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Cancer center opens PDF Print E-mail
Written by Sentinel-Tribune Staff   
Friday, 11 April 2014 09:24
Gordon Wenig (right) has a laugh while volunteering as a mock patient, as Dr. Robert Lavey (left), radiation oncologist at the Wood County Hospital Cancer Care Center, demonstrates a state-of-the-art Varian TrueBeam X-ray machine and CT scanner to an audience touring the facility Thursday, April 10, 2014. (Photos: Enoch Wu/Sentinel-Tribune)
Wood County Hospital unveiled its new Cancer Care Center Thursday with a preview event and ribbon-cutting ceremony for physicians, business leaders and donors.
The 7,000-square-foot facility is located adjacent to the hospital.
The preview took place in the new facility, located west of the hospital in the medical office building, 960 W. Wooster. A community open house for the public will be held on Sunday from noon to 2 p.m. The center will offer tours of the new building and will serve refreshments.
"The Cancer Care Center at Wood County Hospital brings to life a dream we have had for many years," said Stanley Korducki, the hospital's president. "We wanted to bring to our community a robust, technologically advanced and well-rounded cancer service right here in Wood County." 
Last Updated on Friday, 11 April 2014 11:42
Penta students take state ‘field tests’ PDF Print E-mail
Written by MARIE THOMAS BAIRD Sentinel Education Editor   
Thursday, 10 April 2014 09:47
PERRYSBURG - Students statewide next year will take a series of new tests, but some at Penta Career Center got a first look last month by taking "field tests."
Ryan Lee, supervisor of academics at Penta, on Tuesday explained the changes forthcoming in student testing with the 2014-15 school year.
"Our students are going to be testing quite a bit," Lee told the board.
With current OGT testing, students take one test a day for math, reading and science; with the new PARCC assessments, there has been no guidance from the Ohio Department of Education on what order tests will be given.
PARCC stands for Partnership for Assessment of Readiness for College and Careers and is directly tied to the new Common Core State Standards.
Next year's assessments will cover kindergarten through grade 12.
"This is definitely a challenge for these kids," Lee stated.
Student feedback after the "field test," or a "test the test" experiment, was "this was very difficult," Lee shared; however, there was no issue with the technology knowledge students needed to complete the test.
Last Updated on Thursday, 10 April 2014 12:11
Falcons hatch ideas PDF Print E-mail
Written by HAROLD BROWN Sentinel City Editor   
Thursday, 10 April 2014 09:50
Sara Scacchi presents a glove for artists that would prevent pencil drawings from smudging Wednesday night during "The Hatch" at BGSU. (Photos: Shane Hughes/Sentinel-Tribune)
Business ideas with a social conscience and others that would be helpful to students caught the fancy of investors Wednesday night  at "The Hatch," Bowling Green State University's version of "Shark Tank."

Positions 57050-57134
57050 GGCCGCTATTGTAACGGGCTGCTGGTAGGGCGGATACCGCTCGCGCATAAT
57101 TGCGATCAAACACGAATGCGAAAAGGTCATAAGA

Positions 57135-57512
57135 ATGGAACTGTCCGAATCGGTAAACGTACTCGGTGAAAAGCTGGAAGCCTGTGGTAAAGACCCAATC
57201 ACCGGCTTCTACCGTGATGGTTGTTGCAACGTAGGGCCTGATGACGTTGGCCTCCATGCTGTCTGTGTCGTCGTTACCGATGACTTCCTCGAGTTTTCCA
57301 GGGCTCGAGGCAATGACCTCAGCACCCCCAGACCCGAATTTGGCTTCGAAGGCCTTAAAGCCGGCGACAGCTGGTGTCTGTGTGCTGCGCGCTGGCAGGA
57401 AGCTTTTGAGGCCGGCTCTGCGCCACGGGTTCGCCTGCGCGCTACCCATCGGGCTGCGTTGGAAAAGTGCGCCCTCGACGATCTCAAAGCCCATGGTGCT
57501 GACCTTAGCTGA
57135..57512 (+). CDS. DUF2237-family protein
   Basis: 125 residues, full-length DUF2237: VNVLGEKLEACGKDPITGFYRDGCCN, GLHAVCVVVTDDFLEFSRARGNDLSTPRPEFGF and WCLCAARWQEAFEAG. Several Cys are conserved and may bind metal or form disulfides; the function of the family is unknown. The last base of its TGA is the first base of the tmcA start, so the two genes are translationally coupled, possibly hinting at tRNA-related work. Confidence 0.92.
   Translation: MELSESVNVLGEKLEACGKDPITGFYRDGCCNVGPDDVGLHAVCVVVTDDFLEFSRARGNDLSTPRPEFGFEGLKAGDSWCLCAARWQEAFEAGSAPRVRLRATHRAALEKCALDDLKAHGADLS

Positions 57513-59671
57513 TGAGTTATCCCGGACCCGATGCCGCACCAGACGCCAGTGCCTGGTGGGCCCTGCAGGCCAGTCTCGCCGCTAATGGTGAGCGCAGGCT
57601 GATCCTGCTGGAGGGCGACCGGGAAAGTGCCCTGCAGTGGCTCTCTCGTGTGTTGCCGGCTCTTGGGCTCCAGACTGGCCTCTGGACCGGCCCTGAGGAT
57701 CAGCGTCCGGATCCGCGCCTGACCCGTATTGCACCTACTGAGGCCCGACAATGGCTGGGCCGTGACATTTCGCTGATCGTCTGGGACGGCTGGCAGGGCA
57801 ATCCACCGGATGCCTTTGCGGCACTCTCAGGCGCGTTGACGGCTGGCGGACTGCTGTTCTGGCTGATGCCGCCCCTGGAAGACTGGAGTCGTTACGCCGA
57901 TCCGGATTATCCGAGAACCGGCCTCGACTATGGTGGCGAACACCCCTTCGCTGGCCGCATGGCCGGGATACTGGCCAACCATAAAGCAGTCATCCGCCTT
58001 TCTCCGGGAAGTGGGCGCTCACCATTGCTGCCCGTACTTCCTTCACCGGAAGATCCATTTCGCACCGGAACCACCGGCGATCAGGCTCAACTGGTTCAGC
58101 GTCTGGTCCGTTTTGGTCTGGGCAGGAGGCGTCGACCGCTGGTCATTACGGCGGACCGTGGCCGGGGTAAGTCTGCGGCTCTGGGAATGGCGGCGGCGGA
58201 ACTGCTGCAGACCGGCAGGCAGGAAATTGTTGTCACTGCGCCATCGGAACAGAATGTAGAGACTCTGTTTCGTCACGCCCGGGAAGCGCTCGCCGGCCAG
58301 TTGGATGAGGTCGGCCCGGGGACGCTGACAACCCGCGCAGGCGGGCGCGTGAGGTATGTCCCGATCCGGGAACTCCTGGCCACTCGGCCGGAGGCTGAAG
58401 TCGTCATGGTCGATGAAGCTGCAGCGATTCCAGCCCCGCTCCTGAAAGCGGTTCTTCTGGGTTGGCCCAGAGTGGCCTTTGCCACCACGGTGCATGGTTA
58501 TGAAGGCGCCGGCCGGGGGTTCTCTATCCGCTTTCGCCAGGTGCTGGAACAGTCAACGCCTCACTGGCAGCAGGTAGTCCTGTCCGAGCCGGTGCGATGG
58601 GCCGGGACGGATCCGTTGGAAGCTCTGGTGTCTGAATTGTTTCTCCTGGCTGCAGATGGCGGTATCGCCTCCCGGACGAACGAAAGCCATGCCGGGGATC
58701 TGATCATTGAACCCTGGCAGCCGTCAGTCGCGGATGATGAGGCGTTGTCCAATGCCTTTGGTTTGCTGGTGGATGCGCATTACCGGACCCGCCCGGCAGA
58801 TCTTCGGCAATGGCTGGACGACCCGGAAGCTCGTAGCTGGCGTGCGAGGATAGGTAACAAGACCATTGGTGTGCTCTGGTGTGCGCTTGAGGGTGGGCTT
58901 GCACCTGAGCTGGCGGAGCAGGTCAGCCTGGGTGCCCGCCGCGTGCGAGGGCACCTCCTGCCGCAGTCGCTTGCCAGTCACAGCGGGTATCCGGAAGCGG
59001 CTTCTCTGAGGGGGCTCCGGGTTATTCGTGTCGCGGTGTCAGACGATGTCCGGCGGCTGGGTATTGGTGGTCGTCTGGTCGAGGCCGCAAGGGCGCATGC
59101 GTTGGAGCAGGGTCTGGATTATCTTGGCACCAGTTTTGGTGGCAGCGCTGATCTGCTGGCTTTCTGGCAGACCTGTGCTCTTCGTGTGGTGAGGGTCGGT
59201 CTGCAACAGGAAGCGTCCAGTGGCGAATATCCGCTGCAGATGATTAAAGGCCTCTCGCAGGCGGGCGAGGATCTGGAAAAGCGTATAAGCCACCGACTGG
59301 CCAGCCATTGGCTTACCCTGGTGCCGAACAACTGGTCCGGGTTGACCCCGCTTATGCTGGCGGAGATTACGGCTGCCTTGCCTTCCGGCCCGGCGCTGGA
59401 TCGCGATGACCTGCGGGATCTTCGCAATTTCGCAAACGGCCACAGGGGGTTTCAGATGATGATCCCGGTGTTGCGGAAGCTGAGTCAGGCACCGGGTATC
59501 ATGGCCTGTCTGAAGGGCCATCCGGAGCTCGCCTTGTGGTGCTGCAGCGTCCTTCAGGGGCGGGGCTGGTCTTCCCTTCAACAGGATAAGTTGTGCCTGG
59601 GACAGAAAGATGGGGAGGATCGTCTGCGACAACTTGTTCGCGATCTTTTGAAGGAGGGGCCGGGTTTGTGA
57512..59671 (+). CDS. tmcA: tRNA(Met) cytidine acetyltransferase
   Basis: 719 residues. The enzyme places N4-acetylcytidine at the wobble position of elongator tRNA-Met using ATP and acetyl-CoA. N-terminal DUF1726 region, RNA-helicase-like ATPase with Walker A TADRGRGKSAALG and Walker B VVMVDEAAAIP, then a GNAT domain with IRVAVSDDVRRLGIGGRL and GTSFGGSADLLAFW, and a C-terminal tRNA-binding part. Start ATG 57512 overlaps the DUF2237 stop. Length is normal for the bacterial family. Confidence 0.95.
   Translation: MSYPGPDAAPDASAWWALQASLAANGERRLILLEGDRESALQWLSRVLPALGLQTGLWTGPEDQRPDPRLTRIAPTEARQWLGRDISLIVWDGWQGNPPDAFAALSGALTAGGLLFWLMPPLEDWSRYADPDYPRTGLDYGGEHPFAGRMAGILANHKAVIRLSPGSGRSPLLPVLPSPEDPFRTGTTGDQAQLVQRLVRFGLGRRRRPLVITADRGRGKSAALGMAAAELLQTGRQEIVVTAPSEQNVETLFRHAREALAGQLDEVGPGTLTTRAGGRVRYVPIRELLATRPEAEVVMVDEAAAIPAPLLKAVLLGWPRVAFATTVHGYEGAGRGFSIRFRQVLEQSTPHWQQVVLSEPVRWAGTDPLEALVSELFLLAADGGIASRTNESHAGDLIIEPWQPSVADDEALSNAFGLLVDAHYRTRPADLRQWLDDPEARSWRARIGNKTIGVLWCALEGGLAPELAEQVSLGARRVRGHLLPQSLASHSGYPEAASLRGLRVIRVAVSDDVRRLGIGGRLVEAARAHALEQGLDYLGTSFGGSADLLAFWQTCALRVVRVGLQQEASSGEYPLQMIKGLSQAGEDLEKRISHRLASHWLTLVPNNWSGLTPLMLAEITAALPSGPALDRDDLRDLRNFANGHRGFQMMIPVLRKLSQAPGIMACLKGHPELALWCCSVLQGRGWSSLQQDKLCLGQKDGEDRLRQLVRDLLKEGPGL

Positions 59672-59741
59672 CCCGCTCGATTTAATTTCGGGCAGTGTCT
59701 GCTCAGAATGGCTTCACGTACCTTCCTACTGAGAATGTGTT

A dozen students, chosen from 76 entrants, spent 10 weeks working with mentors leading up to the chance to pitch their ideas to a half-dozen investors, referred to as "Falcons."
A few of the students walked away with financing, others with offers of help with "due diligence" and several with no more than words of encouragement.
The "hatchlings" pitched their ideas in front of a high-energy live audience of hundreds in the Grand Ballroom of the Bowen-Thompson Student Union. There were 67 high school and alumni "Hatch Watch" parties around the world. The event was streamed live over the BGSU College of Business website. A bus-load of students from Hicksville High School was in the ballroom.
Master of ceremonies Kirk D. Kern, director of BGSU's Dallas-Hamilton Center for Entrepreneurial Leadership, frequently reminded everyone to keep in mind "It's not personal, it's business."
Last Updated on Thursday, 10 April 2014 12:12
Shining light on child abuse PDF Print E-mail
Written by ALEX ASPACHER Sentinel Staff Writer   
Thursday, 10 April 2014 09:20
Gracelynn Mills (left) and Aliyah Bridges (middle) of the First United Methodist Church Preschool, carry pinwheels to plant in commemeration of child abuse prevention. (Photos: Enoch Wu/Sentinel-Tribune)
Beams of colored light shined off spinning pinwheel blades Wednesday morning, recognizing child abuse cases in Wood County and the hope for a better future.
The 777 blue pinwheels, one for each case investigated in 2013, are five fewer than last year, but they represent a steady stream of child abuse incidents.
"It represents the whole gamut of the cases that we receive," Sandi Carsey, Children's Services administrator, said of the shimmering field of pinwheels.
Several child deaths contributed to the numbers early in 2013, but fortunately fell off and balanced out with no fatalities the rest of the year, said Dave Wigent, director of Wood County Job and Family Services.
While deaths were few, abuse was still high, and many cases, particularly those involving neglect, were connected to drug use, Wigent said.
"Our toughest cases tend to be neglect cases. They cycle through - you can work with a family for a period of time, close out the case, and a high percentage of those cases come back into the system," he said.
Last Updated on Thursday, 10 April 2014 12:10
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